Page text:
Have you prepared for survival cooking so that your family will have a hot meal if there is no electricity?
During World War II, the army discovered that men fighting in the bitter cold would do well if they had one hot meal a day. Without it, they would die from living out in the cold. In most disaster situations, your family needs a hot meal also.
Let's list the ways you can provide hot meals when there is no electricity or natural gas coming into your home.
Solar cooking! This is the most fuel-efficient way to cook - emergency or not.
Use it any day or take it camping. No fuel to pack. No messy charcoal or flammable liquids. It even folds down to the size of a small suitcase - very portable!
Cook every type of food using only heat from the sun. It bakes/stews all meats, poultry and fish; steams vegetables; bakes breads, cakes and cookies; cooks rice, beans, lentils, and pasta.
This particular solar oven, the All American Sun Oven, is specially designed to maintain steady, moderate (360° - 400° F) cooking temperatures that produce tender, tasty and healthy foods. Even if left alone, it will never burn or over cook your food.
Solar cooking is so easy because all you do is place the food in a pot and point the oven reflectors towards the sun and forget it for several hours. TIP: Use black enameled cookware — it works better than any other type of cookware.
Here's my first experience cooking with my solar oven — it turned out delicious!
This is an awesome set-up. The Volcano 3 Collapsible Stove can use wood, charcoal briquettes, and propane to cook anything. You can even do your canning on it.
It's so versatile that you can grill right on the stove, or use a skillet, griddle, pot, wok, or a Dutch Oven cooker (up to 14"). Kevlar Convection lid included.
If you want a stove that is easy, needs no special fuel, small enough to pack into a backpack, then this Solo Stove is the one you want.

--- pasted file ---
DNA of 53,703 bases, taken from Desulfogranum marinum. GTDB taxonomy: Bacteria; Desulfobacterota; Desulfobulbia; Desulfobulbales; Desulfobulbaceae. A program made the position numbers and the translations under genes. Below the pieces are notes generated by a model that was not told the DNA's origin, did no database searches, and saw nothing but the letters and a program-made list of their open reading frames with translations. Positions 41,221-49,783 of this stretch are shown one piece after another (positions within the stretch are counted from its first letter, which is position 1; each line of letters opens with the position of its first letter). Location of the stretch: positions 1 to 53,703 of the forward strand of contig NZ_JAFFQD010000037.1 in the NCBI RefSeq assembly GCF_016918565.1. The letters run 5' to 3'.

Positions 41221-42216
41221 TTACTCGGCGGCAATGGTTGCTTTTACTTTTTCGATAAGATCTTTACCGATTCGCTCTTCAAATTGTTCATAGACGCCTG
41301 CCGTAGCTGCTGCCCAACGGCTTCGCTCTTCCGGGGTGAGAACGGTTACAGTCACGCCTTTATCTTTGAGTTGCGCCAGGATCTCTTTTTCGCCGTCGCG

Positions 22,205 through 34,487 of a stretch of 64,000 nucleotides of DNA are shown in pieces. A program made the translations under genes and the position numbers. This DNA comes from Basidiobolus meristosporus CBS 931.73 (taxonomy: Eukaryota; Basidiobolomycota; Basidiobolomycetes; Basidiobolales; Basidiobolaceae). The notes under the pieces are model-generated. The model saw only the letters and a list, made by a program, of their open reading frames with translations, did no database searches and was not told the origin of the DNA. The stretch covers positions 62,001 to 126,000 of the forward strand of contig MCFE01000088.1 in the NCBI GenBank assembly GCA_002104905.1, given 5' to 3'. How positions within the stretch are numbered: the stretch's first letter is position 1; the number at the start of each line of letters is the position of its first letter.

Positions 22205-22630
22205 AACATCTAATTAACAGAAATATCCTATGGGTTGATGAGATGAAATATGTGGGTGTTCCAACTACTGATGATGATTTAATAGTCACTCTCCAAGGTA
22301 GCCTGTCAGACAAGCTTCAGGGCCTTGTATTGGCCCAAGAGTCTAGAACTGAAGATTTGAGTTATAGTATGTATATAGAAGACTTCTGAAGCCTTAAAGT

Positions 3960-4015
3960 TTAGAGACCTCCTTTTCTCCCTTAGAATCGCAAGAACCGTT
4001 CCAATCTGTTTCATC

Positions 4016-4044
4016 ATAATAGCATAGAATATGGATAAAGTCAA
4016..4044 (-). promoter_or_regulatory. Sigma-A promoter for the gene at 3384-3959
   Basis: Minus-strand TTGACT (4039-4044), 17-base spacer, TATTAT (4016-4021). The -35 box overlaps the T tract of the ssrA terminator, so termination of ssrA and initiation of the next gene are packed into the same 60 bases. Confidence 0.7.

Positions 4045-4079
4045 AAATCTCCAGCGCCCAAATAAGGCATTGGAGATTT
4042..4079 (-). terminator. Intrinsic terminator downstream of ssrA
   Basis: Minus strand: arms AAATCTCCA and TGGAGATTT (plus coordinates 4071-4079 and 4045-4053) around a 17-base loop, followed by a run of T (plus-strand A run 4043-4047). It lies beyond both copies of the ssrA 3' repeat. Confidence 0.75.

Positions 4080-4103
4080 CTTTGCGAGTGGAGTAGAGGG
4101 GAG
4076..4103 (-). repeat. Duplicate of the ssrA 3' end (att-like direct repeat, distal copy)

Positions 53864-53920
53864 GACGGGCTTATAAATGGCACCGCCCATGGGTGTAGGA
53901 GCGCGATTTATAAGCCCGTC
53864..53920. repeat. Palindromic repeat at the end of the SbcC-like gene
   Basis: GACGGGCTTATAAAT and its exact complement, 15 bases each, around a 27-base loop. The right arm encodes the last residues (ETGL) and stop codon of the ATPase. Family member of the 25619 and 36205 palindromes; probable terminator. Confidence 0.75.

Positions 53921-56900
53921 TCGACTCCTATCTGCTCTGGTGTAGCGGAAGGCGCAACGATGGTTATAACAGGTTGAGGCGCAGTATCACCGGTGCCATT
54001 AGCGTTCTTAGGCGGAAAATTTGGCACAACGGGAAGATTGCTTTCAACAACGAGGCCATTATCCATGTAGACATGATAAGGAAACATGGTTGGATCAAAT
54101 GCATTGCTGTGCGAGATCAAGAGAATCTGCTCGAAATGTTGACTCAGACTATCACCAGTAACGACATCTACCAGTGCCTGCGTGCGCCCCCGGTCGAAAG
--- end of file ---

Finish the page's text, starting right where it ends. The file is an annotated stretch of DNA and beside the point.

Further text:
This efficient little stove will burn dry twigs and tinder you find on the ground while camping or backpacking. Heat water for chocolate, coffee, or a freeze dried meal — even roast marshmallows.
The Solo Stove doesn't just burn the wood, it actually cooks the smoke out of the wood and then burns the smoke not once, but twice! The cooking ring has an angled lip which also increases efficiency by directing heat towards your pot minimizing heat loss. It also acts as a windshield while still allowing oxygen to flow in through the vent holes.
The Solo Stove comes in three sizes: Solo Stove Lite (pictured) can cook enough for 1-2 people; Solo Stove Titan - for 2-4 people; Solo Stove Campfire - for 4 or more.
With an endless supply of sticks, grass, and pinecones for fuel, this handy Stainless Steel Kelly Kettle stove makes cooking while camping or in an emergency quick and easy. It's very lightweight too.
This Large Stainless Steel Kelly Kettle boils approximately 9.5 - 6 oz. Mugs of water at a time. Suitable for base camps, car camping, Scout camps, picnics, hunters, outfitters outposts, emergency preparedness kits, humanitarian aid stations, or anyone working in the forests or the great outdoors.